The 4 sleep phases

You want to understand what happens during sleep in your body? First, sleep can roughly be divided into two groups. The REM phase (rapid-eye-movement) and the non-REM phases, which in turn are divided into falling asleep, light sleep and deep sleep. Strictly speaking, no hour is the same in the night and your body and mind do a wide variety of tasks. Within one night, your body goes through four different phases every 90 minutes, each of which is different.

1) Falling asleep

This sleep phase initially serves only as a transition between wakefulness and sleep. Your body prepares to sleep, blood pressure drops, breathing slows, and body temperature lowers. In short, your body starts to relax and you slowly slide to sleep.

2) Light sleep phase

The light sleep, as a sleep phase, you know certainly in the form of power nap. During a light sleep, you can quickly wake up to something. Nevertheless, your songs are tightly closed, your muscles relax and your blood pressure drops. The lower blood pressure protects your vessels and your heart. Sufficient sleep can significantly relieve your cardiovascular system and thus prevent diseases. During this sleep phase, you spend about 50% of the night. How much sleep can be achieved is shown by a study by Harvard University. It has been shown that short power drops can mean tremendous regeneration for the brain, optimizing concentration by 30%

3) Deep sleep phase

In deep sleep, as the third sleep phase, all your body functions are reduced to a minimum. You breathe flat, your heart is beating slowly and you have a lower body temperature. All this happens only to provide as much body power as possible for the various regeneration tasks. In the deep sleep phase, for example, particularly many growth hormones are released, which play an important role especially for the strengthening of the immune system, as well as for the regeneration of the cells. The deep sleep phase is also the most important for the brain. There new structures are stored in memory and the relevant information of the day is separated from the unimportant ones and stored. Learning while sleeping: no wishful thinking, but really true!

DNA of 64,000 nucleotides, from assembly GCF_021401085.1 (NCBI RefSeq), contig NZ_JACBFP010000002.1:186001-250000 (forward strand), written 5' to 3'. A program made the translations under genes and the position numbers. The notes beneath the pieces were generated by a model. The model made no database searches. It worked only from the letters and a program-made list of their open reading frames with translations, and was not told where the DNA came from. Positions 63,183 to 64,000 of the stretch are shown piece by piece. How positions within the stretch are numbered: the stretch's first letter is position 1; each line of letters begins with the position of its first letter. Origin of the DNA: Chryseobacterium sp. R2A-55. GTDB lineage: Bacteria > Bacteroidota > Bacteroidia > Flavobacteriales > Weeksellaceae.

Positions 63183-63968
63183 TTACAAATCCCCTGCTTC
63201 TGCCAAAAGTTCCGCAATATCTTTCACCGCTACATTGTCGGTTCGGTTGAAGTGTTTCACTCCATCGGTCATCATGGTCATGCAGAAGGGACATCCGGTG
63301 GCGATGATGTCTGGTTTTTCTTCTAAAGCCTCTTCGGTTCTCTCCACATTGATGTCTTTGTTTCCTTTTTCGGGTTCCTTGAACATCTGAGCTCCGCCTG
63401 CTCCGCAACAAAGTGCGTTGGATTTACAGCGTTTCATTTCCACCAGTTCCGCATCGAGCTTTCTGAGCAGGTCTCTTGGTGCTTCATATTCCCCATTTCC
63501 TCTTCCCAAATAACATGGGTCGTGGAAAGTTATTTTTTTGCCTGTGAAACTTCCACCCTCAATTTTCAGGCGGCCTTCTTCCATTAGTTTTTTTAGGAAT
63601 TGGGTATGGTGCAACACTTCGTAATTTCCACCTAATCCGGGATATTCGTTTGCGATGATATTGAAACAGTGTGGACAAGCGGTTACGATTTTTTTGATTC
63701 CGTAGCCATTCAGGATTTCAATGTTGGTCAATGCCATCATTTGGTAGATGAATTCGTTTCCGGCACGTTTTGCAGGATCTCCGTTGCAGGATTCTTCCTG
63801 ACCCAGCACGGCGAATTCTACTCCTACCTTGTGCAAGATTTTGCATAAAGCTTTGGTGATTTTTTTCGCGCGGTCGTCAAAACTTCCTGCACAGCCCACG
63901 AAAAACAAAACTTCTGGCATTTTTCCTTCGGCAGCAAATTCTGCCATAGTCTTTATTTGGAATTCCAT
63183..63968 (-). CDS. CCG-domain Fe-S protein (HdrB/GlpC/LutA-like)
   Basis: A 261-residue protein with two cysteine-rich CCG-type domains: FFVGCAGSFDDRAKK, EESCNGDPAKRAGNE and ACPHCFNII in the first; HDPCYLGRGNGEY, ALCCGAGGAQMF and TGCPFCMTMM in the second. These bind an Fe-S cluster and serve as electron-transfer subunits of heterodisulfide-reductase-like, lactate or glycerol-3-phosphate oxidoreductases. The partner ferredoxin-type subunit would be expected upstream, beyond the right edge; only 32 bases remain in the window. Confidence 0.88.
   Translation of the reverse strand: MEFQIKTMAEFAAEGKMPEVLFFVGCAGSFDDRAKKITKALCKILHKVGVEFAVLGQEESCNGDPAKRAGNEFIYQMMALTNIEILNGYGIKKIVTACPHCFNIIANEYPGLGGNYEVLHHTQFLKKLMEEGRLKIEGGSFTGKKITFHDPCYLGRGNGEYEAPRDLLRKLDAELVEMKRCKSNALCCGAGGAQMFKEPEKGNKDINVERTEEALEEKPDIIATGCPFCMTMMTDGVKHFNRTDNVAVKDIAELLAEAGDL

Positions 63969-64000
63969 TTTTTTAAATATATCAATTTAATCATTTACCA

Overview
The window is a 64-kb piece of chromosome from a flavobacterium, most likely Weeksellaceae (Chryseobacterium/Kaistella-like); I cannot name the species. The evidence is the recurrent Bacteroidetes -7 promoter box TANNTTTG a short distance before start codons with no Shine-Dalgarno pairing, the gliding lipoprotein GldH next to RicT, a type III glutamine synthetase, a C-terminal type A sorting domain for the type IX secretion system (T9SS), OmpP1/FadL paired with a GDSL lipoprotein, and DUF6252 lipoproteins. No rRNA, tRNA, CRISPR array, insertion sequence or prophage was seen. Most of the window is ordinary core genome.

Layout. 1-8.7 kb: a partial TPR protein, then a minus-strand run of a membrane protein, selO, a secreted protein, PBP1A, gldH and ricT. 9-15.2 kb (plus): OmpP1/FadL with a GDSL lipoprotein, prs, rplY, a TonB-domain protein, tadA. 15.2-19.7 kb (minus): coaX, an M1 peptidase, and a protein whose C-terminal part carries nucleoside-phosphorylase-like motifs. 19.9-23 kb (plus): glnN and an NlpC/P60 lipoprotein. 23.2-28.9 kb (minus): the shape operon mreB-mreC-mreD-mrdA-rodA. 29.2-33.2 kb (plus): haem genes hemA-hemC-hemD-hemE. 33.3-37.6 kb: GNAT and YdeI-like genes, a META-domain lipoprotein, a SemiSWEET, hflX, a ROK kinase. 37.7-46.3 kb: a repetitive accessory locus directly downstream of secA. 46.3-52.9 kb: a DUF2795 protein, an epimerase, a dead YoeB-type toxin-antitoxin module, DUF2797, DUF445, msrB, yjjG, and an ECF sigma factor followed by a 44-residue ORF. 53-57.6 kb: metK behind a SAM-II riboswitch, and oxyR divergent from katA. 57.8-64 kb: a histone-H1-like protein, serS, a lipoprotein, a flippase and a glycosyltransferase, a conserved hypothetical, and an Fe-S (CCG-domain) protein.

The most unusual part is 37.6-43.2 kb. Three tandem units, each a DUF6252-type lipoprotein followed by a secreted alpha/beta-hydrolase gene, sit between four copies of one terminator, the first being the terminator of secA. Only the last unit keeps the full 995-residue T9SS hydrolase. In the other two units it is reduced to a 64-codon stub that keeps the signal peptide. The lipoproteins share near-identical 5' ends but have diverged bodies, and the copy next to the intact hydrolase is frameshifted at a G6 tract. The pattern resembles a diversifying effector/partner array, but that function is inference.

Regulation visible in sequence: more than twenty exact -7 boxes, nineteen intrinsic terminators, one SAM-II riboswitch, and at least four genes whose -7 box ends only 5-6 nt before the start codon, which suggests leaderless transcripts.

4) REM phase / dream phase

REM stands for “rapid eye movement”, which means “fast eye movement”. In this sleep phase, not only the movement of the eyes increases. The heartbeat, breathing, etc. are also increased again. But not only your body functions are activated, also in your brain happens more again. The Sleep Medicine Center in Munich found that the same brainwaves are active during the REM phase as they are in the waking state.² The REM phase is our subconscious processing mechanism of thoughts, feelings and fears. In this time you dream a lot. Therefore, this phase is often called dream sleep. In the REM phase, your imagination is also stimulated and the logical centers of the brain are turned off. This is how to explain your mostly confused and bizarre dreams.

The different phases are run through several times in one night. After 60 to 90 minutes, the REM sleep occurs again. In the deep sleep phase and the REM sleep phase, the actual physical recovery takes place. But when do we wake up? About 6 to 7 o’clock melatonin production stops when the sun rises slowly and a new day begins.

An increase in the stress hormone cortisol plays an important role here, is virtually the antagonist of melatonin. Of course, around 9 o’clock we have the highest cortisol and testosterone levels and are ready to start the day full of productivity. By sunlight we make vitamin D, which is responsible for the production of the happiness hormone serotonin. In the evening, serotonin is converted to melatonin. This creates the cycle of life and sleep.

Take-home message #1: Good sleep means you have a high percentage of REM sleep and deep sleep periods in your sleep. Sleep consists of four phases that repeat several times in one night. The more often and longer you go through the deep and restful phases, the better your sleep.

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